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Researchers identify enzyme that targets ochratoxin A

Researchers at DSM Animal Nutrition and Health have identified an enzyme that specifically targets and degrades ochratoxin A in animal’s gastrointestinal tract.

Piglets Eating
Dusan Petkovic | BigStock.com

Researchers at DSM Animal Nutrition and Health have identified an enzyme that specifically targets and degrades ochratoxin A in animal’s gastrointestinal tract, according to a paper from the Journal of Animal Science.

The enzyme, named OTA amidohydrolase, reduced the absorption of ochratoxin A by 59% in piglet feeding trial performed by DSM. While the company has developed enzymes to break down other mycotoxins, including fumonisin and zearalenone, this is the first it has found to be effective against ochratoxin A, according to Shreenath Prasad, innovation project director at DSM-Firmenich. The company believes it could be the first enzyme of its kind.

The enzyme is not yet commercially available pending further study. Prasad said OTA amidohydrolase effectively mitigates the absorption of ochratoxin A in other species as well as pigs, according to unpublished feeding trial data.

DSM-Firmenich prefers enzymes for the treatment of mycotoxins thanks to their specificity, Prasad said. Enzymes only act on the specific molecule they were designed for, reducing the potential for side effects or interactions with other ingredients. Their potential use in precision applications is especially interesting, Prasad said, because feed manufacturers could add appropriate doses of enzymes in response to data about mycotoxin contamination in particular feed ingredients.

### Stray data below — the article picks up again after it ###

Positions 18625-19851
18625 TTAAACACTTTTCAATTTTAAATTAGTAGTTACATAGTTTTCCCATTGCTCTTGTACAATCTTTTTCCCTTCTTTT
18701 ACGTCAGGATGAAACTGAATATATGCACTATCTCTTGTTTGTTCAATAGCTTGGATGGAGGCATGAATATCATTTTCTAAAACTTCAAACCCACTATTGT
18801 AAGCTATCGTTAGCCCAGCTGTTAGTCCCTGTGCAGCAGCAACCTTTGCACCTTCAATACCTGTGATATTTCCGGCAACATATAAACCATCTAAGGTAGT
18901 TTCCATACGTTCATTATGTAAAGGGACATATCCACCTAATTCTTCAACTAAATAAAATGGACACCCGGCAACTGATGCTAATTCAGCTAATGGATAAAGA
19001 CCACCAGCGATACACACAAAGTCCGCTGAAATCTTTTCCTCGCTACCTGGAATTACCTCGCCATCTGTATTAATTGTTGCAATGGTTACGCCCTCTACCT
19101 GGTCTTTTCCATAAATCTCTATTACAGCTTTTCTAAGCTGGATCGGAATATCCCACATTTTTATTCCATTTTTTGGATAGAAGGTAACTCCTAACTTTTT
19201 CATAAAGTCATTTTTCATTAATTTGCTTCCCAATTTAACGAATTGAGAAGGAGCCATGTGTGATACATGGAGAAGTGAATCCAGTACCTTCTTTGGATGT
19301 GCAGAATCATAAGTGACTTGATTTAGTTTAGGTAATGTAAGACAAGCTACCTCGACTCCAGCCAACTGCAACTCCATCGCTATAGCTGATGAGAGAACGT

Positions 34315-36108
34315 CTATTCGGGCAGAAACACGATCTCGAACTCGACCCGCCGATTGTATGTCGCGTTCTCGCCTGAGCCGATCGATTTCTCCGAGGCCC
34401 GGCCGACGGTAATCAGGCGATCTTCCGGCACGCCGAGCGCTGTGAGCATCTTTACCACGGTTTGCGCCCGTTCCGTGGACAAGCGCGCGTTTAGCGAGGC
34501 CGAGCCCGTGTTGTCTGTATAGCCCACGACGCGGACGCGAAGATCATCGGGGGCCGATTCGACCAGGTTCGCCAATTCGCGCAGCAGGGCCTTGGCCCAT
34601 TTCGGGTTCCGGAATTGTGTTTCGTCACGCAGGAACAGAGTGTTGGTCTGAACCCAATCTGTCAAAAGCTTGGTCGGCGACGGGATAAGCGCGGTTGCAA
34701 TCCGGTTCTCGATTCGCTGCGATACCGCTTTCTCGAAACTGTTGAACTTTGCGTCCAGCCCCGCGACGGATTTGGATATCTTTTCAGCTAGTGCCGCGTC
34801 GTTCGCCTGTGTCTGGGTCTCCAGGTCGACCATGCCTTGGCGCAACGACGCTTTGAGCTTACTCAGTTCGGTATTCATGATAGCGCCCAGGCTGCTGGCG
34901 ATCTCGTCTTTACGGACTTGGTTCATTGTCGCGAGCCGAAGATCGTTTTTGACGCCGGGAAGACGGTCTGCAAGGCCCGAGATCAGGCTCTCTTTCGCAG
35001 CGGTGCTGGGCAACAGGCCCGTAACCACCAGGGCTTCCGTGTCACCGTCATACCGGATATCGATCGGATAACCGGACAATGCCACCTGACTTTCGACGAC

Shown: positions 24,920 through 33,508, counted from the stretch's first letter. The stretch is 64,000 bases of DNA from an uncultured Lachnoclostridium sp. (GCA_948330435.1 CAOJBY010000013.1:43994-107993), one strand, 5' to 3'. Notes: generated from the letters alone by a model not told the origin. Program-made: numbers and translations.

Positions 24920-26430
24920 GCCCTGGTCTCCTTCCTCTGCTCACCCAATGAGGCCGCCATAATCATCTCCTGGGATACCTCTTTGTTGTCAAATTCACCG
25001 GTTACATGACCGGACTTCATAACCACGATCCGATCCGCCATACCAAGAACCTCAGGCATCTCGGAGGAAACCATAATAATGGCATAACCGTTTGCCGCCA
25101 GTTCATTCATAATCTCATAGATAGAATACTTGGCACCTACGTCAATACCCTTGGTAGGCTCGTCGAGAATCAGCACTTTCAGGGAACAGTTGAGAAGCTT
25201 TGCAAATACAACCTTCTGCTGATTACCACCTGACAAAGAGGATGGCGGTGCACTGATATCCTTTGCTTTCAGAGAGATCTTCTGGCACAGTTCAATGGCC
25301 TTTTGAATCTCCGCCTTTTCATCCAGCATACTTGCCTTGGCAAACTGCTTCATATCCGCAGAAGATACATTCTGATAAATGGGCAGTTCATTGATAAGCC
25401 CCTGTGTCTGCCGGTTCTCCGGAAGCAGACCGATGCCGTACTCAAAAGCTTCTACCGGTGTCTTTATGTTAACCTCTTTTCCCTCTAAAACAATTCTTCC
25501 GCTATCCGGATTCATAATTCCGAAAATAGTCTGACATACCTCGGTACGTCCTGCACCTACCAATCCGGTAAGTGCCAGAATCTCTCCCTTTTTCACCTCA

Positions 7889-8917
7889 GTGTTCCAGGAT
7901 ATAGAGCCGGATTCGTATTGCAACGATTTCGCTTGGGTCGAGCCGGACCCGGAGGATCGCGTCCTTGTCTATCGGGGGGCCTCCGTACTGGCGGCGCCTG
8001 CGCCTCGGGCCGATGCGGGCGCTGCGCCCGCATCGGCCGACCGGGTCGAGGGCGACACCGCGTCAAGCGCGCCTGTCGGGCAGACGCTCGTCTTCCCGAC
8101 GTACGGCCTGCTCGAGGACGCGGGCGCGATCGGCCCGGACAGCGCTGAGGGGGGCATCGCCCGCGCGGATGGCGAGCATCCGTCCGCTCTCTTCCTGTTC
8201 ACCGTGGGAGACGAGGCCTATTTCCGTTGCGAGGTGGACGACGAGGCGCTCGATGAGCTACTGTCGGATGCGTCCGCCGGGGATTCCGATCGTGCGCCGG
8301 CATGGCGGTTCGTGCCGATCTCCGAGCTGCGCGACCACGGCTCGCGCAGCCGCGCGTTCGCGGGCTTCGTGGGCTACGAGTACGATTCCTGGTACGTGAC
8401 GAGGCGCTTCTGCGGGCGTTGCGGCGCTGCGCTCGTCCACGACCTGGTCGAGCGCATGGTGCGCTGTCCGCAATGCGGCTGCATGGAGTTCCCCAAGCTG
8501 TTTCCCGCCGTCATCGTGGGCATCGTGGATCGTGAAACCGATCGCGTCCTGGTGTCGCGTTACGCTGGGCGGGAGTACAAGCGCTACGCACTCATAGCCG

“The future is all about the precision, the precise mode of action,” he said.

The specificity also means this particular enzyme will only work on ochratoxin A and will have no effect on other mycotoxins, Prasad said. However, it’s not intended for use on its own. DSM-Firmenich plans to include it in a complete mycotoxin risk management solution called Mycofix to target a swath of common mycotoxins.

And the company doesn’t plan to stop with ochratoxin A. It has research teams working to identify and develop enzymes that could work on all major mycotoxins in the animal gastrointestinal tract.

The process for developing each of these enzymes can be somewhat intensive, Prasad said — in many cases, the researchers have no leads and must start from scratch using different approaches including classical and in silico modeling to identify possible enzymes for each target mycotoxin. But while he could not speak in detail about the progress on solutions for other mycotoxins, he indicated that additional solutions are in various stages of the company’s development pipeline.

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